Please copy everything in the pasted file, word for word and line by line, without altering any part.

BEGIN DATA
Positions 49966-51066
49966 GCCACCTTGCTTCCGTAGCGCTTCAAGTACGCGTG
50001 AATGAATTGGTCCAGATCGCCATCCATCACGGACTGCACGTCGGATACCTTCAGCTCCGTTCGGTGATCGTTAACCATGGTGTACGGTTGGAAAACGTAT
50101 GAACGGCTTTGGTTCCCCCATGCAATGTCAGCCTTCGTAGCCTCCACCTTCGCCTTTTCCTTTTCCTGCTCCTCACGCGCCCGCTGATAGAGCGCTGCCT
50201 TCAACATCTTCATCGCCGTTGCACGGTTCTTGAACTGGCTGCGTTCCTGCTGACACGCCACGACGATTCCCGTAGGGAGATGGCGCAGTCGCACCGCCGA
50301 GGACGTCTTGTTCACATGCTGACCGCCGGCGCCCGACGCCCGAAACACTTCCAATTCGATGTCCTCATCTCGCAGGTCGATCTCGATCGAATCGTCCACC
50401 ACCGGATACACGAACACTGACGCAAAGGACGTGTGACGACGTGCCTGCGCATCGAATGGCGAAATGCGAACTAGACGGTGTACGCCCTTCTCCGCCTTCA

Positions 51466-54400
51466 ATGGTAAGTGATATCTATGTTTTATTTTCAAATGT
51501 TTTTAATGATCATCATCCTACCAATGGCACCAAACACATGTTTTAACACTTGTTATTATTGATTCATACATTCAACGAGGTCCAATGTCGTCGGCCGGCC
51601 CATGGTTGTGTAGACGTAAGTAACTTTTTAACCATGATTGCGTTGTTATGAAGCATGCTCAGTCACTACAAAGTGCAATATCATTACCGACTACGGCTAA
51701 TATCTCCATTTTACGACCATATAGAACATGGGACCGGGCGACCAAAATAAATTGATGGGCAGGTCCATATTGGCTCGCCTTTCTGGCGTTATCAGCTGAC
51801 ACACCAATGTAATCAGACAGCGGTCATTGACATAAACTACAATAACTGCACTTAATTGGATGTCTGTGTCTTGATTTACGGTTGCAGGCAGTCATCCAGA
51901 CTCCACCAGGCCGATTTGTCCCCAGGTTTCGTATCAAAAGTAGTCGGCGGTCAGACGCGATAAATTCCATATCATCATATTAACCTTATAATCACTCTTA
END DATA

Positions 49966-51066
49966 GCCACCTTGCTTCCGTAGCGCTTCAAGTACGCGTG
50001 AATGAATTGGTCCAGATCGCCATCCATCACGGACTGCACGTCGGATACCTTCAGCTCCGTTCGGTGATCGTTAACCATGGTGTACGGTTGGAAAACGTAT
50101 GAACGGCTTTGGTTCCCCCATGCAATGTCAGCCTTCGTAGCCTCCACCTTCGCCTTTTCCTTTTCCTGCTCCTCACGCGCCCGCTGATAGAGCGCTGCCT
50201 TCAACATCTTCATCGCCGTTGCACGGTTCTTGAACTGGCTGCGTTCCTGCTGACACGCCACGACGATTCCCGTAGGGAGATGGCGCAGTCGCACCGCCGA
50301 GGACGTCTTGTTCACATGCTGACCGCCGGCGCCCGACGCCCGAAACACTTCCAATTCGATGTCCTCATCTCGCAGGTCGATCTCGATCGAATCGTCCACC
50401 ACCGGATACACGAACACTGACGCAAAGGACGTGTGACGACGTGCCTGCGCATCGAATGGCGAAATGCGAACTAGACGGTGTACGCCCTTCTCCGCCTTCA

Positions 51466-54400
51466 ATGGTAAGTGATATCTATGTTTTATTTTCAAATGT
51501 TTTTAATGATCATCATCCTACCAATGGCACCAAACACATGTTTTAACACTTGTTATTATTGATTCATACATTCAACGAGGTCCAATGTCGTCGGCCGGCC
51601 CATGGTTGTGTAGACGTAAGTAACTTTTTAACCATGATTGCGTTGTTATGAAGCATGCTCAGTCACTACAAAGTGCAATATCATTACCGACTACGGCTAA
51701 TATCTCCATTTTACGACCATATAGAACATGGGACCGGGCGACCAAAATAAATTGATGGGCAGGTCCATATTGGCTCGCCTTTCTGGCGTTATCAGCTGAC
51801 ACACCAATGTAATCAGACAGCGGTCATTGACATAAACTACAATAACTGCACTTAATTGGATGTCTGTGTCTTGATTTACGGTTGCAGGCAGTCATCCAGA
51901 CTCCACCAGGCCGATTTGTCCCCAGGTTTCGTATCAAAAGTAGTCGGCGGTCAGACGCGATAAATTCCATATCATCATATTAACCTTATAATCACTCTTA